The finding that epithelial monolayers are resistant to culture filtrates obtained from earlier (16 hour) time points of fungal growth highlights the existence of at least one additional, and earlier acting, perturbation of host tissue. Soluble effectors of epithelial detachment are not immediately secreted by metabolically active A. fumigatus spores and a phased mode of A. fumigatus assault, commencing with contact-dependent perturbation, is likely responsible for monolayer perturbation. In agreement with this hypothesis, we found cytochalasin D-mediated inhibition of actin polymerisation to be partially protective of epithelial monolayer integrity, and ΔpacC spores to be far less avidly internalised than wild-type counterparts. Amongst the repertoire of invasion tactics employed by fungal pathogens at host epithelia, induced endocytosis, active penetration and participation of host factors have been implicated [52]. The results of our study implicate all three activities as having relevance to the host-A. fumigatus interaction, but with several critical differences relative to studies of other fungal pathogens. Firstly, the occurrence of induced endocytosis, as evidenced by sensitivity of the internalisation process to cytochalasin D-mediated inhibition (Figure 6C), promotes epithelial disintegration by both live and dead fungal elements. This finding stands in stark contrast to epithelial invasion by C. albicans where internalisation of live germinated cells, but not killed cells, leads to host damage [62]. Second, the existence of A. fumigatus invasins remains thus far unproven. Certainly, from bioinformatics analyses, evidence for highly conserved homologues for the C. albicans invasin Ssa1 can be gleaned. However the expression of this homologue is not impacted by pacC gene deletion and A. fumigatus lacks any homologue of the Als3 invasin altogether [63], [64]. Our finding that cell wall extracts can impact epithelial integrity, and the relevance of Dectin-1 to this process, implies the existence of an invasin-independent mode of epithelial entry for A. fumigatus. In our studies cytochalasin D imposed an incomplete block upon spore internalisation suggesting that at least a subset of fungal elements can access the internal environment of epithelial cells via an ‘active penetration’ mechanism, as recently documented for C. albicans [65]. These important differences in the way in which different fungal pathogens interact with physiologically distinct epithelia highlight the current paucity of information on fungal interactions with pulmonary epithelia and, given that the vast majority of invasive mycoses are initiated via inhalation of fungal particles [1], should prompt renewed scrutiny of fungal interactions with mammalian lung tissues.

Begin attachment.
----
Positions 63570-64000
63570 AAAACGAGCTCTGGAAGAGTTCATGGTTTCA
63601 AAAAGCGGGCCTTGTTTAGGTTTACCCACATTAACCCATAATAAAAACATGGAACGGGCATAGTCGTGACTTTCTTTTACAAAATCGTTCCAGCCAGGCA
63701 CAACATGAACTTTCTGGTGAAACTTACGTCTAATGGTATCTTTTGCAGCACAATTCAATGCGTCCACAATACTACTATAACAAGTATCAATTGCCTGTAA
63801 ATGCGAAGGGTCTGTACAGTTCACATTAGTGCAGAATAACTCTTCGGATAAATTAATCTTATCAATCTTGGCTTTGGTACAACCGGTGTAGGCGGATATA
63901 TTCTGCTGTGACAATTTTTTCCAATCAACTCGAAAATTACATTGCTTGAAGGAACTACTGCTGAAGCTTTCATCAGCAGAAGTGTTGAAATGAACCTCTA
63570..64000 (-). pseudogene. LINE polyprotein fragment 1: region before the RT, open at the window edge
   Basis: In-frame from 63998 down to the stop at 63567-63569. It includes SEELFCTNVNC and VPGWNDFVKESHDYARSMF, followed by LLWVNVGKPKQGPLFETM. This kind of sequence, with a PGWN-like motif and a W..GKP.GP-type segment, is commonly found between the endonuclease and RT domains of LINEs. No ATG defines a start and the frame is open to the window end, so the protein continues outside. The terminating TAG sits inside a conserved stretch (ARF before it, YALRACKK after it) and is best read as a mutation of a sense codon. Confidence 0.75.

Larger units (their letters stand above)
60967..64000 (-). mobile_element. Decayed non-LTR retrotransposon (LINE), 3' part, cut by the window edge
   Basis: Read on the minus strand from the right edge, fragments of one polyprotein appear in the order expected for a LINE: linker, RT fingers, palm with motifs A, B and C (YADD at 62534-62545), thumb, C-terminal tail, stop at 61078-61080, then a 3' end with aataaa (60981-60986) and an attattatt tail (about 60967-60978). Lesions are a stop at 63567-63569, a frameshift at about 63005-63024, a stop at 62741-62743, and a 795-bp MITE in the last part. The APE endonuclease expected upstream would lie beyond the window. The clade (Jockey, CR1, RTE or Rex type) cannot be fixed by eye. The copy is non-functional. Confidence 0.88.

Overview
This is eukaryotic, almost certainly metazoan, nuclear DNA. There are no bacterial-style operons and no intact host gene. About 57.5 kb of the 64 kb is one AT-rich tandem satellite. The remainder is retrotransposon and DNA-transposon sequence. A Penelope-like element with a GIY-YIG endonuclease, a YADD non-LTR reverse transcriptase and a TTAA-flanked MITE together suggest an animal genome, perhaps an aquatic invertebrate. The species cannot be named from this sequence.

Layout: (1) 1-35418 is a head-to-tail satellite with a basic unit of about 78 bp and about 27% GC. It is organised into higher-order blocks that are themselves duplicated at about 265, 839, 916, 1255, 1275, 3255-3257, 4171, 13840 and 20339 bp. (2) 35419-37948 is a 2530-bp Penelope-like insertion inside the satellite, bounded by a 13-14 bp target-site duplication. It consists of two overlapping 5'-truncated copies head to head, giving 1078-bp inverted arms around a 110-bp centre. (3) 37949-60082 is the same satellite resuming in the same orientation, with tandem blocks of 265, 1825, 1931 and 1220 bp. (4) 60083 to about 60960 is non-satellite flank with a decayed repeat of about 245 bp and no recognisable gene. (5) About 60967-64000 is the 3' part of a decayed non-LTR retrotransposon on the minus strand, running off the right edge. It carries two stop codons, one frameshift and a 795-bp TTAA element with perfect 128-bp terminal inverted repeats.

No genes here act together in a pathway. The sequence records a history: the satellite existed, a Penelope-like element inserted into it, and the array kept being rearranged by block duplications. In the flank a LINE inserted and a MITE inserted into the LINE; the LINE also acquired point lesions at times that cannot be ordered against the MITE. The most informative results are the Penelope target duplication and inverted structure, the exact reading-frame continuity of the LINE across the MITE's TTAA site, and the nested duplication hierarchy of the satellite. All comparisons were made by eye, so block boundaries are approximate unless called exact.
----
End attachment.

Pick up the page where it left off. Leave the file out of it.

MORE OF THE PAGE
The mechanism by which epithelial cells recognise and internalise A. fumigatus conidia remains poorly characterised, as does the relevance of such activity to disease outcome. Our study demonstrates that uptake of A. fumigatus spores, by type II pneumocytes, is dependent upon a) actin polymerisation b) fungal cell wall/surface composition c) integrity of PacC and d) the β-1,3-glucan receptor Dectin-1, and moreover, that such interactions can negatively impact epithelial integrity. Dectin-1 expression in non-myeloid cells is increasingly frequently reported and has demonstrated relevance in β-1,3-glucan-(curdlan) exposed bronchiolar and alveolar type II cells [43], poly IC challenge of human bronchial epithelial cells [66], Mycobacterium ulcerans infection of epidermal keratinocytes and Mycobacterium tuberculosis infection of A549 epithelia [67], [68]. The A549 cell surface constitutively expresses Dectin-1, regardless of infection by A. fumigatus [44]. In humans, a Y238X Dectin-1 polymorphism is a risk factor for invasive aspergillosis in haematopoietic stem cell recipients. Cunha et al. (2010) found, in experimental HSCT, that transplant of stem cells from Dectin-1- donors to wild-type recipients resulted in lessened susceptibility to invasive aspergillosis. Thus by restricting the Dectin-1 deficiency to cells of myeloid origin, susceptibility to invasive aspergillosis was not altered. We found Dectin-1 deficiency, in the absence of leukocytes, to heighten epithelial damage in the whole animal host relative to leukopenic wild-type animals. This observation and several of our findings support a curative role for Dectin-1 mediated internalisation of A. fumigatus spores. According to Han et al., 2011, internalisation of A. fumigatus by A549 epithelial cells can be correlated with membrane phosphatidylcholine cleavage, a process which is closely linked to alteration of cytoskeletal actin dynamics, and prompted by exposure to β-1,3-glucan. This finding is consistent with our observation that cell wall extracts and killed A. fumigatus hyphae can perturb epithelial integrity. Our data, and those of Chaudhary et al., 2012, who found that bronchial ECs from cystic fibrosis sufferers demonstrate impaired uptake and killing of conidia, are highly suggestive of a curative role for EC activities during exposure to A. fumigatus spores. It does, however, remain feasible that the pulmonary epithelium provides a reservoir for A. fumigatus spores, and the attenuated phenotype of the ΔpacC mutant is consistent with such a theory. It also remains feasible that contact-dependent perturbation of epithelia facilitates subsequent protease-mediated damage by exposing subepithelial structures and facilitating fungal adhesion. Studies of C. albicans have revealed several means of fungal entry into epithelial cells, including self-induced endocytosis, and protease-mediated decay, the latter impacting, via Rim101-mediated E-cadherin degradation, the disintegration of oral epithelia [69]. It is most likely that multiple mechanisms contribute also to the pathogenicity of A. fumigatus. What is unique about PacC in A. fumigatus, is the critical role played by PacC-dependent factors in all of these processes and the profound requirement for PacC to orchestrate epithelial entry, protease-mediated epithelial decay, invasive growth and pathogenicity. These findings not only identify PacC as a critical master regulator of pathogenicity determinants in A. fumigatus, but also heighten its relevance as an antifungal target.